Want a table at the Melman brothers’ hot spot above Paris Club? Bottle service is the only way to ensure it
Bottle service: It’s one of those things I keep wishing would disappear forever. Why, oh why, would anyone pay hundreds of dollars for a bottle of vodka that costs $30 at the corner liquor store? I know, I know. The spectacle. The cachet. And for the young hotshot trader types who typically buy into this particular status symbol, there’s the undeniable lady-killing aspect (the bigger your bottle . . .).
While I am mostly resigned to the fact that bottle service is here to stay, economy be damned, I still sighed a harrumph of displeasure when I saw just how well it’s going over at Studio Paris, the new year-round rooftop lounge located above Paris Club in River North. As another young hotshot type—Jerrod Melman, who owns Studio Paris with his brother, R. J.—told me, a reserved table with bottle service is the only guaranteed path to entry. “You can take your chances, come earlier, and see if there’s a seat available, but if you want a drink later at night . . .” He shrugged. Bottle service. Judging by a recent Saturday, there are plenty of night-lifers willing to pay.
My date and I—early birds who, bottleless and tableless, roamed the packed lounge in search of an out-of-the-way place to observe—stopped to talk to the bartender as she filled an order for a magnum of Grey Goose, another of Dom Pérignon, and a bottle of Jameson. For one table. We craned our necks, trying to read the ticket. “It’ll be about $2,000,” she told us.
“Does that include the Red Bull?” I asked, watching her load another tray with silver cans.
“Nope. The Red Bull’s extra,” she said.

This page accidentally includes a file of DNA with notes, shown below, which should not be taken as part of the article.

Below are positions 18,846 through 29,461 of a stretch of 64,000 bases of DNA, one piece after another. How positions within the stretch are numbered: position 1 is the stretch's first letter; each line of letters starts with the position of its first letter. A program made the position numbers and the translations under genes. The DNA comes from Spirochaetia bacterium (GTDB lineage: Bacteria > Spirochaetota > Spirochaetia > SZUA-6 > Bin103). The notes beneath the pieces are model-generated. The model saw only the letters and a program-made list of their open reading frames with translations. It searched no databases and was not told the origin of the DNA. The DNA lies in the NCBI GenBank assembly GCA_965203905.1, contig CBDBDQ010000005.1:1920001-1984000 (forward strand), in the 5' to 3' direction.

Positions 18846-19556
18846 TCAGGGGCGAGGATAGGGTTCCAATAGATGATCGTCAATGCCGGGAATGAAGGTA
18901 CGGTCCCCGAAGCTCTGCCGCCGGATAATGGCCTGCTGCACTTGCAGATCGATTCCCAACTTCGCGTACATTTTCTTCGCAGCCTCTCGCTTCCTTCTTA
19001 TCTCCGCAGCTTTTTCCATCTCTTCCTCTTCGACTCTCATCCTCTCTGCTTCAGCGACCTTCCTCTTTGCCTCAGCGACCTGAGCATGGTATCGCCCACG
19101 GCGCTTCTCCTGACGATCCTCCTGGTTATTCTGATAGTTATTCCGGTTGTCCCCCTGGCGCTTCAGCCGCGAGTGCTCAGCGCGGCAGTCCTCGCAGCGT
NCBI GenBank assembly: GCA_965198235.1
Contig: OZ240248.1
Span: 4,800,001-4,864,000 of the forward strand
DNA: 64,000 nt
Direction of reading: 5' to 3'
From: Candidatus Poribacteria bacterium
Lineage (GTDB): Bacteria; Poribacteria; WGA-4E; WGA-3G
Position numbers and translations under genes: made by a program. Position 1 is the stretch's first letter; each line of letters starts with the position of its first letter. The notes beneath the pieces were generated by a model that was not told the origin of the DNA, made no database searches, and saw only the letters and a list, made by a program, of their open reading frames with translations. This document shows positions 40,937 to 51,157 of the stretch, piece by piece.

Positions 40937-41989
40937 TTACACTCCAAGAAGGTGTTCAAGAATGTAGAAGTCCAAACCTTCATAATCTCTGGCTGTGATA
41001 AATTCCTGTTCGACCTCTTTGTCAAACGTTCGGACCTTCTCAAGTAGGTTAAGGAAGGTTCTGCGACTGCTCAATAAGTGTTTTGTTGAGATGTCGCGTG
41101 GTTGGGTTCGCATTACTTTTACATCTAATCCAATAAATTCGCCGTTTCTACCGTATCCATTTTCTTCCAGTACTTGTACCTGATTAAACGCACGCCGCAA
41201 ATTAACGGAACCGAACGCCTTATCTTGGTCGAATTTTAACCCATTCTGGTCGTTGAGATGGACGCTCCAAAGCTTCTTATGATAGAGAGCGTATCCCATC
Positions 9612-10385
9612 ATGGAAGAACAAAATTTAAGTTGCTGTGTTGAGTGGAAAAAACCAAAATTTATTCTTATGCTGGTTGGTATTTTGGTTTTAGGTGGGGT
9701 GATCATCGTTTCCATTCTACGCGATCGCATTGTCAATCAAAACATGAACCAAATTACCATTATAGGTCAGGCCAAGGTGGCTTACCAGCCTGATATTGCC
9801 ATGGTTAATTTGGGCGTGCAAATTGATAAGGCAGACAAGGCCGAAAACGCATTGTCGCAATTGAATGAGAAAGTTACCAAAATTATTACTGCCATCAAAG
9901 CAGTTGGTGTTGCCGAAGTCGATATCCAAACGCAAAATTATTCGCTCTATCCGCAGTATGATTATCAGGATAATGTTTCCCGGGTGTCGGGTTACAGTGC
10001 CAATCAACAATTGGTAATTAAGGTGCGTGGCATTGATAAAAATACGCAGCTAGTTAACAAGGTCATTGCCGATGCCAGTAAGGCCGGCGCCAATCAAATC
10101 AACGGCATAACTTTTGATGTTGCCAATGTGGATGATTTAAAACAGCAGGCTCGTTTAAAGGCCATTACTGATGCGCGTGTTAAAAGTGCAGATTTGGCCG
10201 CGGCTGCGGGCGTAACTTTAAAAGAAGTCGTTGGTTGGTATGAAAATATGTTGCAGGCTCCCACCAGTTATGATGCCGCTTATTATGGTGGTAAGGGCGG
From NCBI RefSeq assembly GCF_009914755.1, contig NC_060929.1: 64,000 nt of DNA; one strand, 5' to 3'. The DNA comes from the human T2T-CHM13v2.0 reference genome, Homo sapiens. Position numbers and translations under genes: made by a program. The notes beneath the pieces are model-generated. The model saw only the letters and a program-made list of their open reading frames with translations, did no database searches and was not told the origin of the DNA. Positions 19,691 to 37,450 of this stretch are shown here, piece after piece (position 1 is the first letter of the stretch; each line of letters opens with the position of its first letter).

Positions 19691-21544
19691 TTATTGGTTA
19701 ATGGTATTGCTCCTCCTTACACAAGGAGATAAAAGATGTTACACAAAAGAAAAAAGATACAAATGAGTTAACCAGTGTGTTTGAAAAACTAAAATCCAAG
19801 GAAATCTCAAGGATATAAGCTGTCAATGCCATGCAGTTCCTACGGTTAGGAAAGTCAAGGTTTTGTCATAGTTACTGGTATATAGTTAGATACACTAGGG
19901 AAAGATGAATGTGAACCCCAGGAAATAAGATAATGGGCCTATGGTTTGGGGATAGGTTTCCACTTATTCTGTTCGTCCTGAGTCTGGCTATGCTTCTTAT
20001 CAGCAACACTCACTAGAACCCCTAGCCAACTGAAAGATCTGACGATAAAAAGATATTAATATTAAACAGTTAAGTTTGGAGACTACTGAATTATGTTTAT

We were floored, but the crowd around us, an ever-growing gaggle of sleek-haired women and the slick-looking men competing for their attention, seemed right at home in the space, which reads more Miami than Paris, with its white curtains shifting softly in the night air. We stood next to one pretty blond and eavesdropped while a guy in a fedora tried unsuccessfully to woo her, then we watched as Jerrod cranked the retractable roof shut. “By law, we have to close it at midnight,” he told me later. “But unlike other rooftops and patios without the option to close a roof, we can keep the party going.” And indeed, we barely noticed a difference, what with the skylight view and the breeze flowing through the open windows.
Wondering if the high-rolling crowd was a Saturday-only phenomenon, I returned on a Thursday for afterwork drinks. While the vibe was more relaxed and the attire more business casual, the bottle traffic remained brisk, which led me to survey the system with a new sense of respect. After all, the Melman brothers learned at the knee of a master: Their father, Rich, founded Lettuce Entertain You Enterprises and has built a portfolio of more than 80 restaurants. Bottle service keeps things simple, and it keeps the insatiable crowd’s glasses full without backing up the bar.
If the hotshots ordering those bottles can fine-tune their pickup lines with similar efficiency, the entire nightlife machine should keep on humming (insert your own sigh of relief here).
Studio Paris at Paris Club 59 W. Hubbard St.; parisclubchicago.com